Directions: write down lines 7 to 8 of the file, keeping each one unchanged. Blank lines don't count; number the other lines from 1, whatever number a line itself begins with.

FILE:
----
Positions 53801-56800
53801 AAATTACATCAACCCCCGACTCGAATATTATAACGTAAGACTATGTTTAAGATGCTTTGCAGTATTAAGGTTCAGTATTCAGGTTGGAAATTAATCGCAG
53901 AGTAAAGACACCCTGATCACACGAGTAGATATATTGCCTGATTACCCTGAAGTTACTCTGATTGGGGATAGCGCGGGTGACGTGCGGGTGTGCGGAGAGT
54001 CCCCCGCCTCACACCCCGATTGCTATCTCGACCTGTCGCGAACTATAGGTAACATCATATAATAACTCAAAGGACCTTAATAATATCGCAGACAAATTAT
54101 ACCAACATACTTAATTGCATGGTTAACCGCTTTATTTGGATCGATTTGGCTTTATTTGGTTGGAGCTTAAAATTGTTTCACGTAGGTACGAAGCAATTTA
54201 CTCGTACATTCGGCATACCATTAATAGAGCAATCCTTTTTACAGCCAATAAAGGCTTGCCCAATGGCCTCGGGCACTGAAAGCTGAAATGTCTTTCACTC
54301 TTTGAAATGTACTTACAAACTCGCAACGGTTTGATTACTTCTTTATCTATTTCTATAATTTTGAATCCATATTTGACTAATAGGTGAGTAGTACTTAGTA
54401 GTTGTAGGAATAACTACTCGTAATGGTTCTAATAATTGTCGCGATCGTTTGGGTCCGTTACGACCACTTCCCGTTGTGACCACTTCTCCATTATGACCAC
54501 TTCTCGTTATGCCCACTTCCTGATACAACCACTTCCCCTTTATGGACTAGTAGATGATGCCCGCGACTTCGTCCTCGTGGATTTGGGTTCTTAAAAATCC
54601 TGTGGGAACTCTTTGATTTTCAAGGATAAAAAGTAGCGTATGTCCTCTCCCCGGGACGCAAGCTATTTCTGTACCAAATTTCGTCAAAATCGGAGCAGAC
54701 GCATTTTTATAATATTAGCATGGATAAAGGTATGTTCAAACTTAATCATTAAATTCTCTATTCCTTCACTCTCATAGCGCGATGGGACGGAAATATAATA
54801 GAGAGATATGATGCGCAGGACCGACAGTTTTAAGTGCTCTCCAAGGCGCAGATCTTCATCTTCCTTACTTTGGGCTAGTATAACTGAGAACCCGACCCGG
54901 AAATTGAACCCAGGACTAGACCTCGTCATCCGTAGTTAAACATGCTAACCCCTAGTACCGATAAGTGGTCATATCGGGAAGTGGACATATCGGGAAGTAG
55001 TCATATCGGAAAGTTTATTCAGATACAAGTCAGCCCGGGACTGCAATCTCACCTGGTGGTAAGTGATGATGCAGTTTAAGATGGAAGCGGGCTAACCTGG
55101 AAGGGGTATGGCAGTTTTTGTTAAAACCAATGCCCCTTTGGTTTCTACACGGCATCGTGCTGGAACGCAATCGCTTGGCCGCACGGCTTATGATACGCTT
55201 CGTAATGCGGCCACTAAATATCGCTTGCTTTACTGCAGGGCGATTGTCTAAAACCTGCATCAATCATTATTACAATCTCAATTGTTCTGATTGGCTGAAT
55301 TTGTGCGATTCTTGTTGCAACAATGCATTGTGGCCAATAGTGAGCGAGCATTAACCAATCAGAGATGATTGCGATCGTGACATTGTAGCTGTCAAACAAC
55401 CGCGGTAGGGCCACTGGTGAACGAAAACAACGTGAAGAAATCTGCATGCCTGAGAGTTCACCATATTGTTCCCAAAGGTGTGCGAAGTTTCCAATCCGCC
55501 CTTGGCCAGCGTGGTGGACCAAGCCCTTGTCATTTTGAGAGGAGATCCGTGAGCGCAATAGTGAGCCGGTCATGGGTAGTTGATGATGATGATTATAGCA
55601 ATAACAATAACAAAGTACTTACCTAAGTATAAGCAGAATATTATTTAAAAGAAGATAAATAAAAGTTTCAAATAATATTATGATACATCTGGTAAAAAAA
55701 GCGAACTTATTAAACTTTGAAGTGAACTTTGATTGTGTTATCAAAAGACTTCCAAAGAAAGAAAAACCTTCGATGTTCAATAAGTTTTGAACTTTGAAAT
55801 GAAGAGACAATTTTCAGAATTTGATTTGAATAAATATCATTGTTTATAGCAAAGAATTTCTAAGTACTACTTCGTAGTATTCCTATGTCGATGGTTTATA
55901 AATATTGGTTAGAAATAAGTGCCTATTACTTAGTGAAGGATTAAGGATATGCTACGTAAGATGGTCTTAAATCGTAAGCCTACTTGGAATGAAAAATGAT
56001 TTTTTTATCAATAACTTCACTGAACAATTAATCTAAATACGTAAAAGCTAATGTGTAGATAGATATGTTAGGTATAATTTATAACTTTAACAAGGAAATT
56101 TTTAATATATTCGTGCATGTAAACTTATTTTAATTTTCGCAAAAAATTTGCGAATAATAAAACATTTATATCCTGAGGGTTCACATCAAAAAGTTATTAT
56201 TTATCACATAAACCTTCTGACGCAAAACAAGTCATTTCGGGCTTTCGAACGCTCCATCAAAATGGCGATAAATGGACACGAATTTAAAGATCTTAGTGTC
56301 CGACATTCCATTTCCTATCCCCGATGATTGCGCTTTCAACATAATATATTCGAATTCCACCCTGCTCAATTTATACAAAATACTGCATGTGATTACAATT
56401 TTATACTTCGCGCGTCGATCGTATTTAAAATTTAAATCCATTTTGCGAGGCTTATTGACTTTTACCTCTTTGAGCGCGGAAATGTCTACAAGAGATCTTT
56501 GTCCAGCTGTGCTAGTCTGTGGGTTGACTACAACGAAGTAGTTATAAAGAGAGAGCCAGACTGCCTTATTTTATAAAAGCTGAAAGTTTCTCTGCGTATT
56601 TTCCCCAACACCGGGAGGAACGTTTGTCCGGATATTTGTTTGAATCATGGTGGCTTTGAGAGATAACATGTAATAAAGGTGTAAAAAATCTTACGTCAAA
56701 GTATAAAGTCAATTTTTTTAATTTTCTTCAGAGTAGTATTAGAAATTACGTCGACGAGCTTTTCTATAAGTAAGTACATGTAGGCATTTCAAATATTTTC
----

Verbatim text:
54301 TTTGAAATGTACTTACAAACTCGCAACGGTTTGATTACTTCTTTATCTATTTCTATAATTTTGAATCCATATTTGACTAATAGGTGAGTAGTACTTAGTA
54401 GTTGTAGGAATAACTACTCGTAATGGTTCTAATAATTGTCGCGATCGTTTGGGTCCGTTACGACCACTTCCCGTTGTGACCACTTCTCCATTATGACCAC